IMR Press / FBL / Volume 6 / Issue 5 / DOI: 10.2741/maris

Frontiers in Bioscience-Landmark (FBL) is published by IMR Press from Volume 26 Issue 5 (2021). Previous articles were published by another publisher on a subscription basis, and they are hosted by IMR Press on as a courtesy and upon agreement with Frontiers in Bioscience.

Open Access Article
Nonmyeloablative hematopoietic stem cell transplantation: transplantation for the 21st century
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1 Fred Hutchinson Cancer Research Center, University of Washington, Seattle 98109-1024, USA
2 University of Washington, Seattle, WA, USA
3 Veterans Administration Medical Center, Seattle, WA, USA
4 Stanford University, Stanford, CA, USA
5 University of Leipzig, Leipzig, Germany

Academic Editor: Michael Trigg

Front. Biosci. (Landmark Ed) 2001, 6(5), 13–16;
Published: 1 August 2001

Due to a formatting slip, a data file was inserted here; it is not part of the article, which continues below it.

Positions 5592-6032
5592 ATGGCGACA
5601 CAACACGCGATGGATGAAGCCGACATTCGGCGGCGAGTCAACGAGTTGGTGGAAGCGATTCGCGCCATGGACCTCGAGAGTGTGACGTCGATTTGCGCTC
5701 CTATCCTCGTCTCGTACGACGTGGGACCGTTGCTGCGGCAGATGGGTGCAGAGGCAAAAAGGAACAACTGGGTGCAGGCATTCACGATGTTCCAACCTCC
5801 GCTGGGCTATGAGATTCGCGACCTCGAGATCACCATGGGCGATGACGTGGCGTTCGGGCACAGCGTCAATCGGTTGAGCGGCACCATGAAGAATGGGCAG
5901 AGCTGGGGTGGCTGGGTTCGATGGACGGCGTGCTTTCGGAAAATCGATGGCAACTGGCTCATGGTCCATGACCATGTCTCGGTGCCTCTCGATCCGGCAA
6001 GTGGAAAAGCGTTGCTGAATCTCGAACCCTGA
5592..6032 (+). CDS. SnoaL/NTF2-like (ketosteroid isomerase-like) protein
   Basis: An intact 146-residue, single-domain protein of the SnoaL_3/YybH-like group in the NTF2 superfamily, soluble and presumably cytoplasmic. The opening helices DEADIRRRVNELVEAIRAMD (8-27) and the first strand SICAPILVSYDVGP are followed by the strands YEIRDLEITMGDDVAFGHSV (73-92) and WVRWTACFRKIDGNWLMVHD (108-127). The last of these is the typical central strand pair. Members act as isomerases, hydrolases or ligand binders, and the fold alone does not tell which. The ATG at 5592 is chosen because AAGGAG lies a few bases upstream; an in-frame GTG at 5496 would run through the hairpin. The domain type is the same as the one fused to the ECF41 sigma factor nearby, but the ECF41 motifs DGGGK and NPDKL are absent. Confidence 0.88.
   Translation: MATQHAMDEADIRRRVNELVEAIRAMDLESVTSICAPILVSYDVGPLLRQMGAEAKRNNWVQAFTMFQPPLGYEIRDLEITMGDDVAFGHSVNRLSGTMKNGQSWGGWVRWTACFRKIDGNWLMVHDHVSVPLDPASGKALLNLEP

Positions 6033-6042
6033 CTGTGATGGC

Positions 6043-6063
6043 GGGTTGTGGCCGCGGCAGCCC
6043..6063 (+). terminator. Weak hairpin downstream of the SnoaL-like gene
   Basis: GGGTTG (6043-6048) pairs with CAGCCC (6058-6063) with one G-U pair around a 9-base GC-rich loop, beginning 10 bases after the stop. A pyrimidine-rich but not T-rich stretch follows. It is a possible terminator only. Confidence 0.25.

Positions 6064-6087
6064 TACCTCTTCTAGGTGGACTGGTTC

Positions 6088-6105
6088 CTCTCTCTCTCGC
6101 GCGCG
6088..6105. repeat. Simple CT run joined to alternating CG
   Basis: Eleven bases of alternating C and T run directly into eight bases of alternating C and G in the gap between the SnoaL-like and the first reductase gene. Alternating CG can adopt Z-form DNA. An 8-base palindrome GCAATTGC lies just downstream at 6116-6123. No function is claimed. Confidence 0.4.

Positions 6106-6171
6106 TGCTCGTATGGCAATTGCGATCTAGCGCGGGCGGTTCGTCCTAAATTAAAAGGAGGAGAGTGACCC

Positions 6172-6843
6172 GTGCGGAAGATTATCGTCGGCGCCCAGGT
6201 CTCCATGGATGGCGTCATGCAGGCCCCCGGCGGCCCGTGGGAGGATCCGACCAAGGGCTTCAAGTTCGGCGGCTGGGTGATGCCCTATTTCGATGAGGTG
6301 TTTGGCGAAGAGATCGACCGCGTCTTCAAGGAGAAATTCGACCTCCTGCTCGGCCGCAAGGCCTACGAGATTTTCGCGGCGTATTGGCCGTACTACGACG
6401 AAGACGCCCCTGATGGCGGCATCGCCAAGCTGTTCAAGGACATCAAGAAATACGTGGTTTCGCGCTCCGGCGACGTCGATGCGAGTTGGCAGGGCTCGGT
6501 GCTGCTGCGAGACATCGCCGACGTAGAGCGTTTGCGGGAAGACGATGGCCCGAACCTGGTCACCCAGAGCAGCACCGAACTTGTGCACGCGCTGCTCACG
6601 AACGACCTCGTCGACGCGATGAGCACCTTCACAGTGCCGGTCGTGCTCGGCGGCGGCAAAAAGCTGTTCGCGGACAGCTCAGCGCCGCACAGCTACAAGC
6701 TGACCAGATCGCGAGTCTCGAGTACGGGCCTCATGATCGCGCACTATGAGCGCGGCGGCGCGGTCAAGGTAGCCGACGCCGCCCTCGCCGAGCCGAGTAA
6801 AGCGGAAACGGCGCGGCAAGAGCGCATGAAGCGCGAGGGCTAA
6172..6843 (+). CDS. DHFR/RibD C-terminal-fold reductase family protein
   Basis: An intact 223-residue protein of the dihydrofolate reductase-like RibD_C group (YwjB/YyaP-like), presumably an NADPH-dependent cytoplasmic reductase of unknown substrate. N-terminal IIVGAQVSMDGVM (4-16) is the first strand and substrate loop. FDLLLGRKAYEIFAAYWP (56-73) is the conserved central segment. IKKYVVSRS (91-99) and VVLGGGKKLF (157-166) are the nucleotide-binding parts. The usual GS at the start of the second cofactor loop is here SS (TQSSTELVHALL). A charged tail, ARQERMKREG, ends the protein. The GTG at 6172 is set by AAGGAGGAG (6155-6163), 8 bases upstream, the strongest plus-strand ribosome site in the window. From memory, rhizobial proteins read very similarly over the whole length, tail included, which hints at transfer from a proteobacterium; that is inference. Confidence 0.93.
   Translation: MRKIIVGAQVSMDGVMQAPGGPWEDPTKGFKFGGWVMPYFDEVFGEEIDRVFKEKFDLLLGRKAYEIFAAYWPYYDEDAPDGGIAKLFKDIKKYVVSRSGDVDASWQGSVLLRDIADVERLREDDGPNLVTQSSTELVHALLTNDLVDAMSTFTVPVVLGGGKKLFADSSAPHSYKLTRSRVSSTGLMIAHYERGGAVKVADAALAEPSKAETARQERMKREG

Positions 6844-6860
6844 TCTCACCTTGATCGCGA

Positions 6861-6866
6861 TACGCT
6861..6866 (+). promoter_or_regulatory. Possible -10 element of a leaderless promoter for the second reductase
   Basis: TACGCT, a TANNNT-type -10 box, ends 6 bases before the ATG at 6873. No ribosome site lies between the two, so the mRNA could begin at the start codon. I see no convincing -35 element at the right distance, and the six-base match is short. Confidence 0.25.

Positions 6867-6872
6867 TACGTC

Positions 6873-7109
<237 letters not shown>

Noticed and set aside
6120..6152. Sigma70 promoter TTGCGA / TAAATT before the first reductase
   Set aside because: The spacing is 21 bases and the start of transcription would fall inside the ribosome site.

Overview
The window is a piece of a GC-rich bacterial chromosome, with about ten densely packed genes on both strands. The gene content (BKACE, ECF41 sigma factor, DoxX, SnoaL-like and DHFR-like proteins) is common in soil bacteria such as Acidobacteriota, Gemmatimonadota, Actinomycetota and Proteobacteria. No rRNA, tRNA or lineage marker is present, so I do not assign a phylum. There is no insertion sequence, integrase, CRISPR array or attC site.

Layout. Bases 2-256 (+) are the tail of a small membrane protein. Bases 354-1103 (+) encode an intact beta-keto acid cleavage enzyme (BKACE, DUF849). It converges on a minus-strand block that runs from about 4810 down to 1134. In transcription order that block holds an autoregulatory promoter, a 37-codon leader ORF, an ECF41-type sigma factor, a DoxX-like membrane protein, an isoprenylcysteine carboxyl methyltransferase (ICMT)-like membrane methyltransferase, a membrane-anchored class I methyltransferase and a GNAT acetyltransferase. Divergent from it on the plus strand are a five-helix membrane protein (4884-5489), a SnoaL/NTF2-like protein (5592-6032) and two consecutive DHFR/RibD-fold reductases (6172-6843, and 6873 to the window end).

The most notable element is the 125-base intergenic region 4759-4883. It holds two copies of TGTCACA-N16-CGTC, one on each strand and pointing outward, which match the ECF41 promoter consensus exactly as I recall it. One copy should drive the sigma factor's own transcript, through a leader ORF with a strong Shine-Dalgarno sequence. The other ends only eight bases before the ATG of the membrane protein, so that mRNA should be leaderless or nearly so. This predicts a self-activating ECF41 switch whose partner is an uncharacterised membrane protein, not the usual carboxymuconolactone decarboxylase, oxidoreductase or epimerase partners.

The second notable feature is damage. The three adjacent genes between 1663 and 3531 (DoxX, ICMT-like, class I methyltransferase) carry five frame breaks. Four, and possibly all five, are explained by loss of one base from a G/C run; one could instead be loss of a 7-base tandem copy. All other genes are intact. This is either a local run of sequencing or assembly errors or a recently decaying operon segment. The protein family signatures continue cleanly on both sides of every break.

Conventional approaches to allogeneic stem cell transplantation have used toxic high-dose conditioning therapy to achieve allogeneic engraftment and control of underlying disease. For engraftment purposes, preclinical studies and clinical observations have shown that conditioning regimens can be markedly reduced in intensity, resulting in reduced treatment toxicities. Preclinical canine studies demonstrated that the use of potent pre- and postgrafting immunosuppression allows for reduction in conditioning regimens while facilitating development of stable mixed chimerism. If attenuated conditioning regimens can be successfully translated to human stem cell transplantation, an improved safety profile will allow potentially curative treatment to a more representative patient profile not currently offered such therapy. Mixed chimerism could prove curative of disease phenotype of various nonmalignant disturbances of the hematopoietic and immune systems. For patients with hematopoietic malignancy, spontaneous conversion to full donor hematopoeisis after stem cell transplant may prove curative by virtue of graft versus host reactions directed against the malignancy, however infusion of additional donor lymphocytes may be needed to treat persistent disease.

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